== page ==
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Fundraising letter roils Supreme Court clerk’s race

HELENA — A fundraising letter has spiced up the low-profile race for Montana Supreme Court clerk, as Democrats say the letter suggests Republican Bowen Greenwood would improperly inject partisan politics into the document-filing office.

“I can’t imagine a judge, a justice, a member of the public, a party in a case that would think it a good idea that the clerk of the Supreme Court would engage in partisan activism,” Democratic candidate Rex Renk told MTN News last week.

Renk commented on a fundraising letter the Greenwood campaign sent this summer to potential supporters, authored by former state District Judge Russ Fagg, a Republican who also ran unsuccessfully for the U.S. Senate this year.

In the letter, Fagg called Greenwood a “pro-transparency, pro-jobs” candidate and said the clerk of court could encourage groups to get involved in cases that involve public policy issues before the Supreme Court.

Fagg wrote that in a recent Supreme Court case on a ballot measure to impose new regulations on mines, “liberals” were able to file friend-of-the-court briefs supporting the measure, but “conservatives” did not.

“What if the clerk of the Supreme Court went the extra mile to encourage more participation, like filing amicus briefs?” Fagg wrote. “Might there have been a few conservative allies stepping forward to help the mining association?”

Both Greenwood and Fagg told MTN News they don’t see a problem with encouraging more parties to get involved in important cases before the court, and that the Democratic criticism is off-base.

“When the Supreme Court is at the right stage of proceedings for amicus petitions to be filed, the clerk of the Supreme Court should make sure the public in general knows, and has the opportunity to participate,” Greenwood said. “That’s why I’m running for the job, because I believe in putting information out to all of the public.”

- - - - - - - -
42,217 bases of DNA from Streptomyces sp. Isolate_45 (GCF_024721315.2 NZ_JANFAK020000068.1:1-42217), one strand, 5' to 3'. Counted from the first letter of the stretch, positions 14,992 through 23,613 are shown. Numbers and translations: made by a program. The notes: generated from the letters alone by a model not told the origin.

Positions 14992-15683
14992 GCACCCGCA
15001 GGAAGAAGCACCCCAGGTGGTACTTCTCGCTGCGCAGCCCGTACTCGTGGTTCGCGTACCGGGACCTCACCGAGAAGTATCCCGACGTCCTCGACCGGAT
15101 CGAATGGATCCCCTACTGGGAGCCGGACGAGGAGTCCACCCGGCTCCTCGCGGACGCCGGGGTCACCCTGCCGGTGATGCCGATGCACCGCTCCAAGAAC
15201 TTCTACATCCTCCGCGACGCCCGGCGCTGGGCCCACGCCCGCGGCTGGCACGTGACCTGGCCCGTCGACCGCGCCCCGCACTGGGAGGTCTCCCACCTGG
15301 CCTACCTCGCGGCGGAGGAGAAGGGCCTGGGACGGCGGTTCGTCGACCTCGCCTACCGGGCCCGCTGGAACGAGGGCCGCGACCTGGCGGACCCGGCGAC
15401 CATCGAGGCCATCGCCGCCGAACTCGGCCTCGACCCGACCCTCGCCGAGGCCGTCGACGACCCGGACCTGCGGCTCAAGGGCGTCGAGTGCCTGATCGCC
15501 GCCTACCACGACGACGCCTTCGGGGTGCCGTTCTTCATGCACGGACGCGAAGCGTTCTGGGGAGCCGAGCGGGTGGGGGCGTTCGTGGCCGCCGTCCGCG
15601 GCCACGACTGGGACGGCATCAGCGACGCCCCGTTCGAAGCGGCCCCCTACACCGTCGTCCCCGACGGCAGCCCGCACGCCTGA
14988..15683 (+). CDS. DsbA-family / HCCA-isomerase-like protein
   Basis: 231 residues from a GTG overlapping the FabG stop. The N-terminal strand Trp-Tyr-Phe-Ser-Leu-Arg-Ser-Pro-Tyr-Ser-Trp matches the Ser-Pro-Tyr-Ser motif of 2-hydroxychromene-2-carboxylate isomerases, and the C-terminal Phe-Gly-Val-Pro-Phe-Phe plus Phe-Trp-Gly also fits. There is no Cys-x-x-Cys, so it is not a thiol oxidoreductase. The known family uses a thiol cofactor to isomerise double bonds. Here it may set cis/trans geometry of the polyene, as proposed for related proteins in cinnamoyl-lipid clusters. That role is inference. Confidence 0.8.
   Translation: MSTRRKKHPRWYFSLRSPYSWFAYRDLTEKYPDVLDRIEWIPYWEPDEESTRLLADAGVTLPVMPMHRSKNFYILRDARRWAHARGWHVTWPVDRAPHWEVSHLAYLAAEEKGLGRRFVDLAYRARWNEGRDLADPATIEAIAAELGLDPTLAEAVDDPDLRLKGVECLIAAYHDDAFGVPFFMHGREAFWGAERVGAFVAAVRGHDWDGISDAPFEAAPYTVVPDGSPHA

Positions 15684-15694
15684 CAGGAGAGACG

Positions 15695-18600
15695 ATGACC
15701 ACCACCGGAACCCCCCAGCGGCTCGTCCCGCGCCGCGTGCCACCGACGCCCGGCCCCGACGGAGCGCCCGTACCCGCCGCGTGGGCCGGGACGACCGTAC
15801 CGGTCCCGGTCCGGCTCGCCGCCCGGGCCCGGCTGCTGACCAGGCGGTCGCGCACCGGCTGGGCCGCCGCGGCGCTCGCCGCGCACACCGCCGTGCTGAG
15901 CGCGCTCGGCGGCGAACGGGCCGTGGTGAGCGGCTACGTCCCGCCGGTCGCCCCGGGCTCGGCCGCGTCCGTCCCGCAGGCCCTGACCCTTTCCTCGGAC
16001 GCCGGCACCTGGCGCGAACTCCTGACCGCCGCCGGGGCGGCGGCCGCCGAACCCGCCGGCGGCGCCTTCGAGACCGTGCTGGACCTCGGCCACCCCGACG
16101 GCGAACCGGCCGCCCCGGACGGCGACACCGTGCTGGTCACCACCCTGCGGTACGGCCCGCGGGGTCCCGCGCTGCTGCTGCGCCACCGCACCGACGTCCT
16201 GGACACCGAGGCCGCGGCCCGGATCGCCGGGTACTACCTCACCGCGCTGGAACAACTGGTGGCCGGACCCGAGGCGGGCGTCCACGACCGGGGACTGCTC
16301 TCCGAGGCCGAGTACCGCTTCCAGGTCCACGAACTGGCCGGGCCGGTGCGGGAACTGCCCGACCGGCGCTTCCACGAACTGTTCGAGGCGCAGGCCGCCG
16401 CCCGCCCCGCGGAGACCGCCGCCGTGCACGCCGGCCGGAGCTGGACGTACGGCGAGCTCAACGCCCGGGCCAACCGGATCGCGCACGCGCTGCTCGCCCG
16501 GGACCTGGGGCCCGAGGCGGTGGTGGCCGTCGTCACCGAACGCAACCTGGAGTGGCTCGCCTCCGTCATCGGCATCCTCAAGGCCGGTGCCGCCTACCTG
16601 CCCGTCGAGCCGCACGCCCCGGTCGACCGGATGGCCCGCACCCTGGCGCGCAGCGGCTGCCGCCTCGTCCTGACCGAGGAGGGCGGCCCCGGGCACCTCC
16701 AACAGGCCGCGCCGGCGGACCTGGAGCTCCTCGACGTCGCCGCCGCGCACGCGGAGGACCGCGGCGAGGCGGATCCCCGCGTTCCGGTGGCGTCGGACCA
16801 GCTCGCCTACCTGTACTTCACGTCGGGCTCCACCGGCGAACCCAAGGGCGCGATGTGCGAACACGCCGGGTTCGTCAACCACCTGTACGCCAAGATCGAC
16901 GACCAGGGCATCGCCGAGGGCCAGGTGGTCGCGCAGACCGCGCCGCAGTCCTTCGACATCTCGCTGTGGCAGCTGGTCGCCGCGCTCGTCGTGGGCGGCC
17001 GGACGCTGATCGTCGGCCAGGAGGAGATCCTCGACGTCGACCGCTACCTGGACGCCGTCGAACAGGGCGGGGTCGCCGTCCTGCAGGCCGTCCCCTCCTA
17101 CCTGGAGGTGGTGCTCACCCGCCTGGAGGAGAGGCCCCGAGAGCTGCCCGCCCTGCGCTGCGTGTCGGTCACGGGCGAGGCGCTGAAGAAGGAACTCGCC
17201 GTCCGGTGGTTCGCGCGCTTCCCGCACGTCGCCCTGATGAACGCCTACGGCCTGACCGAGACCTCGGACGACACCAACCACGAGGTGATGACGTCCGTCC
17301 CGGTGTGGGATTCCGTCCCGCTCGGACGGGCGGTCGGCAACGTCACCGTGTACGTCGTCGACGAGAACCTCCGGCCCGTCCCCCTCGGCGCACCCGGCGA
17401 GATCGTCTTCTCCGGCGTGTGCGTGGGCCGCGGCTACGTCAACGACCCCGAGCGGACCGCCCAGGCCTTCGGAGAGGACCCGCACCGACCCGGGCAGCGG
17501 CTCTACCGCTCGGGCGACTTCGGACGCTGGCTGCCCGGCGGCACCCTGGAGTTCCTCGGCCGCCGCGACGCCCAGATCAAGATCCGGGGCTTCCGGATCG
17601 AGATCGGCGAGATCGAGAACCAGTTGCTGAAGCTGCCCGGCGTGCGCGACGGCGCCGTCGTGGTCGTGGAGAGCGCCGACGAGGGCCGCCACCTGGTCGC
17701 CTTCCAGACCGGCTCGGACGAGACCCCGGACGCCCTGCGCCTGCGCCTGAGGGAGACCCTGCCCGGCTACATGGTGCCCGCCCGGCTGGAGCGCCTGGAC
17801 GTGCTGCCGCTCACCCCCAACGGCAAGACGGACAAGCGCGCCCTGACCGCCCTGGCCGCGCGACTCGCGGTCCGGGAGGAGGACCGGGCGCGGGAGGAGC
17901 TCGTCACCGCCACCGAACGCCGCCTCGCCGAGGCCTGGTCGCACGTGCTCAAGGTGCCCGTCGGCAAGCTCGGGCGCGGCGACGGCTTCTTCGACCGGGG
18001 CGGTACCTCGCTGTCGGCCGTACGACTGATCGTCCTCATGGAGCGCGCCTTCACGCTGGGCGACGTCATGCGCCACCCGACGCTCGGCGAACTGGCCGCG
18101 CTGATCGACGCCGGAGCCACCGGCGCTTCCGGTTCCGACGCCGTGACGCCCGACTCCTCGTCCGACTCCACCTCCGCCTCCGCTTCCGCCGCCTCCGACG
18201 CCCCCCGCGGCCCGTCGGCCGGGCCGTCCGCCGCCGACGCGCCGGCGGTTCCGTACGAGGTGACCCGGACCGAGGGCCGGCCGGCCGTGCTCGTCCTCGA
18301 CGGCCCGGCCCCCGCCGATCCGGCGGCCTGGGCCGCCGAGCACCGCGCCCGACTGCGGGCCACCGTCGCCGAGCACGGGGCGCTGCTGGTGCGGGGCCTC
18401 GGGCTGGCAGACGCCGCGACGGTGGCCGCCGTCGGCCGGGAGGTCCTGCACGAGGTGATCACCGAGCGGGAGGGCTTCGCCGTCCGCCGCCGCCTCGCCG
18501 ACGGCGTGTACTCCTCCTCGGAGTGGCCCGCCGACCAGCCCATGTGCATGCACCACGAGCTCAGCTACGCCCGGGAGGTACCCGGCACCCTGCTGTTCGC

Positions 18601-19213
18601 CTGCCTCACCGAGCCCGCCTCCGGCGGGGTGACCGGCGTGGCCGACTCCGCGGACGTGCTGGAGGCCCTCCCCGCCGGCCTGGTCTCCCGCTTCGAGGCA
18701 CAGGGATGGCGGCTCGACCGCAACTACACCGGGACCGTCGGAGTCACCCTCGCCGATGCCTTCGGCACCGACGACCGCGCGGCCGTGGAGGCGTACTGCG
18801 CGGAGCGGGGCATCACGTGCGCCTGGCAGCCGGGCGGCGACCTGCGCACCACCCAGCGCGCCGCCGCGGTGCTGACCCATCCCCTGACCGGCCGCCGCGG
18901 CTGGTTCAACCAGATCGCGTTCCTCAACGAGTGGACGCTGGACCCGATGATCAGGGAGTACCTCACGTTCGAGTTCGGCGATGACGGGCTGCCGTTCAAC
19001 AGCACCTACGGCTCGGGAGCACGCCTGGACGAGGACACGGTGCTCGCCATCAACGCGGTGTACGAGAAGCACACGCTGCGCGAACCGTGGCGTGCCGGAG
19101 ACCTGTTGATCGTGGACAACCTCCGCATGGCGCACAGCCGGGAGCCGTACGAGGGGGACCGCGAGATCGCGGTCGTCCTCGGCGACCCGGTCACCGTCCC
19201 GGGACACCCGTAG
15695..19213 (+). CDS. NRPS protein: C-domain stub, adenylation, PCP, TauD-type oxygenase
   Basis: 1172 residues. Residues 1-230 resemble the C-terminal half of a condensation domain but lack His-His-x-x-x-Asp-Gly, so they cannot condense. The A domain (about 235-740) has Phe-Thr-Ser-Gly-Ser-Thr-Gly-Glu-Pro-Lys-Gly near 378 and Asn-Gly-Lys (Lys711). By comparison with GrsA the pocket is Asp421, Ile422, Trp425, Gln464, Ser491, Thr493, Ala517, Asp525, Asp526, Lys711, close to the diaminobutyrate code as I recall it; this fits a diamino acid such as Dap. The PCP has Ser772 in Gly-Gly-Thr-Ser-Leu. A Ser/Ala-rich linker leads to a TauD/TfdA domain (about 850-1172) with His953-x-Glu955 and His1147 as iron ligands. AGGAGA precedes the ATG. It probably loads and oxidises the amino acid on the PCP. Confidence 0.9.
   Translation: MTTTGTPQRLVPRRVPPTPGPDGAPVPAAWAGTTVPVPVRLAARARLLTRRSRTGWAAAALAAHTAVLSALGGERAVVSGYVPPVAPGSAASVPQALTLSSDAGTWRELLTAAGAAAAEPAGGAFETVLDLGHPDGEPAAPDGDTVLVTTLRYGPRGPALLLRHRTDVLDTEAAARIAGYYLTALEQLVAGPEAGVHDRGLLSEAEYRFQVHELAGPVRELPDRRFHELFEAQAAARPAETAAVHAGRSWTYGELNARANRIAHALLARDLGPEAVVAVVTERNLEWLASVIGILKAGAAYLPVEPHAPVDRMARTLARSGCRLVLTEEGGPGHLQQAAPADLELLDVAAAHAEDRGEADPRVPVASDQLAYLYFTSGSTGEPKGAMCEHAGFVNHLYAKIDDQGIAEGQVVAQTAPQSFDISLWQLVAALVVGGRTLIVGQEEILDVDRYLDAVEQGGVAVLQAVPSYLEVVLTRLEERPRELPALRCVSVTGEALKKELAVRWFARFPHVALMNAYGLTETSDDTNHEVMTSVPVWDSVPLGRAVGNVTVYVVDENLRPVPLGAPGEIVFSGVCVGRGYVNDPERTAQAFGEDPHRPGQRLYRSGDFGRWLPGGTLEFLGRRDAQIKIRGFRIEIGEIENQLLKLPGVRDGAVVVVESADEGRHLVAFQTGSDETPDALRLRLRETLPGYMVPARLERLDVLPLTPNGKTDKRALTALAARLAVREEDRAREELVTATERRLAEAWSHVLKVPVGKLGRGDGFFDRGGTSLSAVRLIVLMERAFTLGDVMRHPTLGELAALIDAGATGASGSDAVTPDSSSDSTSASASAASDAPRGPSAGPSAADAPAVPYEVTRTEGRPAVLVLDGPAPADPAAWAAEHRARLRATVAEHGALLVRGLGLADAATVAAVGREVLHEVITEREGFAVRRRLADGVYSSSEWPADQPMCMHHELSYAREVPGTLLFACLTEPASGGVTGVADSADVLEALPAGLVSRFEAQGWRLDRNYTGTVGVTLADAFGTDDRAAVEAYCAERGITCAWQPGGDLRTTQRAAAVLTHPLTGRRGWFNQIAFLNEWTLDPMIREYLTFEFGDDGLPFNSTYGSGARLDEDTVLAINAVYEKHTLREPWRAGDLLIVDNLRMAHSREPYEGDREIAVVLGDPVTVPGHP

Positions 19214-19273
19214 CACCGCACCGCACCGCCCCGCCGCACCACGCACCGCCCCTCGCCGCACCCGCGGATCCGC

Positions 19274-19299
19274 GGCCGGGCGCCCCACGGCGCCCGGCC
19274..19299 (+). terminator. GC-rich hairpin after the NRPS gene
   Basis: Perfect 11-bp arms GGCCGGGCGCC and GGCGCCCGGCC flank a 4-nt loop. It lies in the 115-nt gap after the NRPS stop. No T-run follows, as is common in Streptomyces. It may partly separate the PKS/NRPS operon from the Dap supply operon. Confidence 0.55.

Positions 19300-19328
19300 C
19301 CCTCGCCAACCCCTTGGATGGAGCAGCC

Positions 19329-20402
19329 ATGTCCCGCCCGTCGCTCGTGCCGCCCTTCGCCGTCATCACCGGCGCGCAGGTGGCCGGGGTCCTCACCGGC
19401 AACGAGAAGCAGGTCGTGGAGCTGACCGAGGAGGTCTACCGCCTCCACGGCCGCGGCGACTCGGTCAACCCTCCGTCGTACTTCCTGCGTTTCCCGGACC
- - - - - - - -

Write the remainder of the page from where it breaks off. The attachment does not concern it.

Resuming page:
“I stand by the letter,” Fagg said. “I think that encouraging amicus briefs, not only from conservatives, but from liberals, is a terrific idea. … I think any justice would want more information on a case before deciding it.”

Greenwood, Renk and Libertarian Roger Roots are running for the Supreme Court clerk job, which is one of only three contested statewide electoral races this year. It’s an open seat, because longtime Supreme Court Clerk Ed Smith, who’s been in office since 1989, is retiring this year.

The little-known office, an elected position since Montana became a state in 1889, files and maintains documents in cases before the high court. It also maintains the court’s website, through which the public can see those documents and court orders.

Renk has been the court’s deputy clerk under Smith for 23 years and said his experience makes him the right pick for the job.

He told MTN News the clerk should be a nonpartisan office, and that he’d run the office in that manner. Justices on the seven-member court run without party affiliation.

“Politics do not belong in the operation of the clerk of the Supreme Court,” he said. “It just has no place in the judicial system.”

Greenwood has worked as a spokesman on Republican candidates’ campaigns over the years and is now communications director for the state Public Service Commission.

He told MTN News that the clerk’s actual work is certainly nonpartisan, but that in an election, “a large number of Montanans” want to vote for someone who shares their political views, and that being a Republican certainly tells voters something about his values.

“At the very least, it provides a little information to the voter, so I don’t think it’s a bad thing,” Greenwood said.

He said as clerk, he wants to give all parties involved a “level playing field” to make their case and file whatever documents they deem necessary – and there’s nothing wrong with that.

Mike Dennison

Mike Dennison

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